A Review Asks Only Whether One Can Live With It Or Die Of It

I've been reviewing small press publications on www.bugpowder.com for a few years now. Totemic small presser Andy Luke recruited me; he'd been impressed with my essay, Closing Shots From A Grassy Knoll, and was convinced that I could restore some cheer to the reviews section.

Ostensibly a scoff-mixture, Closing Shots From A Grassy Knoll discusses the pathogenic presence in UK small press of comics creators eager to produce work sterilized by an ambition to be adaptable to the strictures of an intrusive company bent on 'product development', and who derive a vanity-buzz of satisfaction from tucking themselves into deadlines and knocked-off scripts. "This budding hack is fuelled by little more than the desperation for a sense of celebrity," I wrote, "and must be destroyed."

My muscular reviewing-style grated with small press enthusiasts' indulgence in self-satisfied congeniality and writer/artist shape-throwing, but I refused to conveniently dismiss creators with throwaway compliments, employing instead a reviewing discipline based on four simple tenets: 1, perspective is to be achieved; 2, the standards by which one is judging the work are to be made clear; 3, credit is to be given where it is due; and 4, one should not be such a fucking misanthrope, you above-being-human narcissist.

Regularly achieving three of the four principles with my aesthetic evaluations, and quickly developing an obsessive-compulsive urgency for production of symmetrically paragraphed reviews, the meaningless absurdity of opinionative writing soon revealed itself to me. I was not deterred.

John Robbins

Fragments #2

Posted on November 29, 2004

The will for things to be right with the world is commendable subject matter for creative endeavour. Fragments #2 is pretty much beyond reproach in this respect. However, in terms of the application of craft and imagination in realising a satisfying, engaging whole, this title is somewhat lacking. Certainly in its current not-quite-there state, it’s more document-driven than ‘arty’.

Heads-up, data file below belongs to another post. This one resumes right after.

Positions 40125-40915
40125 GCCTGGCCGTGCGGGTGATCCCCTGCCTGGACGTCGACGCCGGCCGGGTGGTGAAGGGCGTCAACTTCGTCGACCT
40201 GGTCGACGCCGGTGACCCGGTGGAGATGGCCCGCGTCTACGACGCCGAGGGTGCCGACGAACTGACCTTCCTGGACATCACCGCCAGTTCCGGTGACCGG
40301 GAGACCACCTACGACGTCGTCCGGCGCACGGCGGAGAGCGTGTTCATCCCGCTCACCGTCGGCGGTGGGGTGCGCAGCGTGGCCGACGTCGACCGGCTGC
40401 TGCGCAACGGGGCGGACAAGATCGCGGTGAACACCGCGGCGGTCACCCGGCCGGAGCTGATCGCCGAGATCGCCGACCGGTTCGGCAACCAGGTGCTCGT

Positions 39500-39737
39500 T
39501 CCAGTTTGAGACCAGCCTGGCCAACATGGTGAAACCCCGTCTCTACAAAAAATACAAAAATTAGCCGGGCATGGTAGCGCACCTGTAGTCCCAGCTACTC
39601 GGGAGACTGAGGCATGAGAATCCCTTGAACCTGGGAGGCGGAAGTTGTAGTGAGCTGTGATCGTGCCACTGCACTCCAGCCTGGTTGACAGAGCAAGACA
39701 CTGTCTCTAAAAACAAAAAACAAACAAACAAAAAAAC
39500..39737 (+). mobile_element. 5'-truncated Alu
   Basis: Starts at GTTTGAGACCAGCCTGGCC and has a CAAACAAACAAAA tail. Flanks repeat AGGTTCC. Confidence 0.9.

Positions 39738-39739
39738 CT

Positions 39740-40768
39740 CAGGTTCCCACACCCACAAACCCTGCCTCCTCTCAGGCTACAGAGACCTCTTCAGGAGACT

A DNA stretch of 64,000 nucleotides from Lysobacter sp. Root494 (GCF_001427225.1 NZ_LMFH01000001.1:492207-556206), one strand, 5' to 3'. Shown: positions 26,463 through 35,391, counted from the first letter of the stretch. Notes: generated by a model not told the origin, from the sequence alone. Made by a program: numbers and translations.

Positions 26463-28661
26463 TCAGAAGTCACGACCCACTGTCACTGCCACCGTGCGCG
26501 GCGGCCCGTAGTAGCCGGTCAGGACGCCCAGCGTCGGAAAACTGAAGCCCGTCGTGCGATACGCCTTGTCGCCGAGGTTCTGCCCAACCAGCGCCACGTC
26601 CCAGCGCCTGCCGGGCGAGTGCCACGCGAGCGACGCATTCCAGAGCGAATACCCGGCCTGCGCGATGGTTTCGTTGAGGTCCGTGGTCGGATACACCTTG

Much like the rudimentary narrative of Fragments #1, the pieces in this second issue are made symbiotic by the obvious, inherent ‘voice’ of author Christine Harper and by esoteric subtext. Among the offerings is comic strip ‘Nazi Sock Puppets’, juxtaposed dialogue/poem/illustration ‘The Tragedie Of Richard The Turd’, and text piece ‘Room 101’. Though there exists an inconsistency of cartooning style, the shared polish and bold clarity of the visuals provide the required cohesion, and the work just about hangs together as a curiously shorthand whole. That it resembles some form of ethics instruction booklet (with no hint of parody) cut & pasted to appeal to attention-deficient children, is unfortunate; but with some design-tweaking, subsequent issues could achieve the less free-form, more adult delivery of Totem/Icon Books’ Introducing/For Beginners series.

As the recent wealth of cinema-released documentaries suggest, there is an audience for pressing, universal issues discussed/raised with personality and intelligence. In this respect (and though no ‘The Corporation’), the brief soapboxery of Fragments #2 won’t disappoint. It’s a didactic, mostly relevant tuppence-worth.

12 A5 pages, £1 - available from www.chezchrissie.co.uk